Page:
K-12 operators attending the School Nutrition Association’s 2023 Annual National Conference in Denver this week were quick to share tips and tricks that have worked at their districts.
Here are four steal-worthy ideas shared during the event to take back to your operation.
1. Make allergen-friendly dishes more inclusive
The nutrition team at IDEA Public Schools, a chain of charter schools based in Texas, has worked to incorporate “allergy-inclusive products” into its menus instead of ingredients free of specific allergens. This helps minimize the amount of product they need and makes things easier on staff.
For example, instead of using a gluten-free pasta in its spaghetti and meatballs, the team decided to swap in a brown rice noodle. And the students have reportedly been on board.
“Students are really excited to eat it. They get to see that their tray looks just like their friends’ trays, which makes it exciting for all of us,” says Special Diets Manager Ashlea Robertson.
2. Turn leftover fruit salad into smoothies
Operators looking to reduce food waste can try this tip shared during a cooking demonstration led by Institute of Child Nutrition chefs Garrett Burden and Sharon Schaefer. The pair showed attendees how to make a red, white and blue fruit salad using blueberries, pears and strawberries. While the salad leftovers could just be served again as-is the next day, Schaefer mentioned they could also be used as smoothie ingredients.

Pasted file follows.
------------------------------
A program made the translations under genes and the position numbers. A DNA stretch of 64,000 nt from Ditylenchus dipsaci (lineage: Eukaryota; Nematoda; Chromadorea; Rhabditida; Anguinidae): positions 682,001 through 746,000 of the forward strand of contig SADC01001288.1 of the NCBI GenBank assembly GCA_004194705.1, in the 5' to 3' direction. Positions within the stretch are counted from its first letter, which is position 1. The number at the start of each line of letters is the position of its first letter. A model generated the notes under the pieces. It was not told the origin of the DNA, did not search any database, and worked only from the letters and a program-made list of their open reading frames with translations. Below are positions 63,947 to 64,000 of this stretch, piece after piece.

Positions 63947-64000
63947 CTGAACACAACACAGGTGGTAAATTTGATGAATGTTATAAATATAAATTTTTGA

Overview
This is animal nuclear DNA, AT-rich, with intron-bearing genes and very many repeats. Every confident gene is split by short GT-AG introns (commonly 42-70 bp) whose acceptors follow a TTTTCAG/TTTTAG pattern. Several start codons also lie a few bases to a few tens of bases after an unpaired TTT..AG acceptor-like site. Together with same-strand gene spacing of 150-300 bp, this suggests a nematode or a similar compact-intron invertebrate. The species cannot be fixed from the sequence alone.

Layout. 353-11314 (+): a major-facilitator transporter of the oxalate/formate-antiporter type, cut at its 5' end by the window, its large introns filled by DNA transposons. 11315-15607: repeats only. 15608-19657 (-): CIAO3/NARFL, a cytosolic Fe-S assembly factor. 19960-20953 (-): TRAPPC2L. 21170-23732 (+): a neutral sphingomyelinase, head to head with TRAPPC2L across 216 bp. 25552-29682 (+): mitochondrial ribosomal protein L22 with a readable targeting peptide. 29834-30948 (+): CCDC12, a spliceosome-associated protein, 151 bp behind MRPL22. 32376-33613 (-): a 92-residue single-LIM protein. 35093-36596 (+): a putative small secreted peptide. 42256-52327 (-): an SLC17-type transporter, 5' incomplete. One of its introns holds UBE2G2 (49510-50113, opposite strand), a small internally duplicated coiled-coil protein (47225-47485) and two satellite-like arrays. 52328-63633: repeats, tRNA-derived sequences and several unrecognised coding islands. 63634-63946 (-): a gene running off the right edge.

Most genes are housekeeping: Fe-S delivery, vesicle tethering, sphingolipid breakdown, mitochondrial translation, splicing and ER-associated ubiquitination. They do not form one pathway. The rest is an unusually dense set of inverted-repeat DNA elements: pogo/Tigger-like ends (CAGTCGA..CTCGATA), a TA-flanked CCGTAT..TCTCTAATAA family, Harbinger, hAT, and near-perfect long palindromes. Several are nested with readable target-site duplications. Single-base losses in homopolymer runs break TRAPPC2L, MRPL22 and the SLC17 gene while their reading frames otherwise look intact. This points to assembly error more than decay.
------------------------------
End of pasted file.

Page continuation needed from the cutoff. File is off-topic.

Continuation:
3. Partner with teachers and students to boost your decor
Taking the time to decorate the cafeteria walls and serving line goes a long way in making the cafeteria a fun place for students, Horry County Schools Cafeteria Manager Tory Gibson said during a session on Tuesday. For operators lacking the time or budget to dedicate to decorating, Gibson suggested they partner with other groups in the district, such as media center or graphic design students, who can assist in making and hanging decorations. Operators can also reach out to teachers and ask about reusing old classroom decorations that were destined for the trash.
4. Set up a student-run store
At 27J Schools in Brighton, Colo., the nutrition team partnered with the district’s career and technical education (CTE) department to open a student-run store. The store sells Smart Snack-compliant drinks and snacks, and rakes in an average of $400 a day. The extra funds have allowed the nutrition team to add three new full-time employees.
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